(This post originally ran in March of this year.)
Having been in and around design my entire creative life, I cannot unsee mistakes in anything related to it. All I want to do is correct them. But I can’t. All I can do is try to ignore them, which I also cannot do. Catch that.
One of my close friends sent these images to me the other day, and they impressed me so much I felt I had to make examples of them. Literally.
Remember that in type design, readability is key. The examples above don’t all have the same issues, but they all suffer in readability.
In the first example at upper left, I can’t help but realize the type design in the yellow sign was intentional. But I can’t see the reason for it. There is no play on words, no “bucket list” correlation. It’s just a gimmick to make you stare at it and piece it together. A promo for CheapFlights.com, it’s just a cheap idea.
Next we have one of two things: Spicy Soy & Garlic, or Sp & Soy Icy Garlic. Look at it. Are you kidding me? The other design thing that makes me cringe is the pepper overlapping the type at left but the garlics at right do not overlap anything. An example of non-parallel design thinking.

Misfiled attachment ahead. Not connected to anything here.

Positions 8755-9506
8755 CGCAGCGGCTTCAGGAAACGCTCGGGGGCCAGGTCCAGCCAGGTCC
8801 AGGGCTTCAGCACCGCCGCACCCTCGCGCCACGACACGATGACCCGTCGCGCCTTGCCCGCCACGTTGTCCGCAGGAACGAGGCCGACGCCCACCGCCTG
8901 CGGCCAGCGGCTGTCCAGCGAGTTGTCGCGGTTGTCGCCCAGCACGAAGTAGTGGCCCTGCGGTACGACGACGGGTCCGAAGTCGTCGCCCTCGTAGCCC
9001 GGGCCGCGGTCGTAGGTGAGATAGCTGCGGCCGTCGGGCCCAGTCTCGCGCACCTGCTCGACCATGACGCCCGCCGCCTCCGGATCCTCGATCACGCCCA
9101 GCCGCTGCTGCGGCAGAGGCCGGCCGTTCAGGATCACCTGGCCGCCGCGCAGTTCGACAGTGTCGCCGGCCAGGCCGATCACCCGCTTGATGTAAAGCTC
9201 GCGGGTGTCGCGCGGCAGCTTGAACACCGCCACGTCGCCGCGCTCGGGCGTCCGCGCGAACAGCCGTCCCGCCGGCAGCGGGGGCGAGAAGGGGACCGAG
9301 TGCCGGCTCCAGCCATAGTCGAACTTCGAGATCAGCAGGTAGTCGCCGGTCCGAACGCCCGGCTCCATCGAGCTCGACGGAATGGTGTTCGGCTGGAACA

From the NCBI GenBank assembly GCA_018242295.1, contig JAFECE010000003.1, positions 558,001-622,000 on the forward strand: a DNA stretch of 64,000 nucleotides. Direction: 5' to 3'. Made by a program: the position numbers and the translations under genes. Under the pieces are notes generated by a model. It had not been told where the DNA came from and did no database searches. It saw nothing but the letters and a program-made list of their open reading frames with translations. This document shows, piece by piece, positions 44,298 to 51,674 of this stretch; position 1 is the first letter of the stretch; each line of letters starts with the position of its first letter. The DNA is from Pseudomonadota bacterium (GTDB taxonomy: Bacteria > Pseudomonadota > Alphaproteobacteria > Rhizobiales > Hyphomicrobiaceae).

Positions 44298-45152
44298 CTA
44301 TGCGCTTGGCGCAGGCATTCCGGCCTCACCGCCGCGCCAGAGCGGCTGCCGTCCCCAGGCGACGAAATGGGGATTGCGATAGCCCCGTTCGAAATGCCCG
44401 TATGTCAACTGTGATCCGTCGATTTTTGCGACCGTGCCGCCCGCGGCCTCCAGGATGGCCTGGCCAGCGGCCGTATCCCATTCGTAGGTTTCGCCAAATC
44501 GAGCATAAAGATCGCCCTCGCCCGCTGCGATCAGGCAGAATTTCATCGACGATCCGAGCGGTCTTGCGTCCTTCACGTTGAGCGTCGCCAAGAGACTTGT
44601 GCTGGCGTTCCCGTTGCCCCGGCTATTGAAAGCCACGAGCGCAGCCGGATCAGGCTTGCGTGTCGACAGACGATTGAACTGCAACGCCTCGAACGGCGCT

Another tenet of good type design is that things generally read from left to right. We are conditioned to read things that way because we learn to read from books and other publications where the copy is in sentences. Make sense?
Next: a mug with copy reading “Take THE Time”. Except here the type is sitting against texture too complex for the chosen font and tone not contrasting enough to make it readable. And the word “THE” has its own texture competing with the background. Terrible. What—no art direction?
The last two examples are just laughable. The one at left is on an entrance to a park, and is supposed to read, “PUT PETS ON LEASH”. But the first two words have commas after them (one misplaced), possibly added after the sign was spray painted (you can see the stenciled letterforms) trying in vain to make the word spacing evident.
The signage on the restaurant facade is so funny, it’s ridiculous. BBQ Ribs on a bison silhouette is OK, I guess (ribs from a bison are easily questionable), but fried catfish from a moose would make Bullwinkle question his DNA. I’m not saying it isn’t funny, but alongside the bison it isn’t parallel design thinking.
You can bet I’ll make an issue for parallel design thinking in the future. But right now just enjoy staring at these goofy examples of horrendous type design.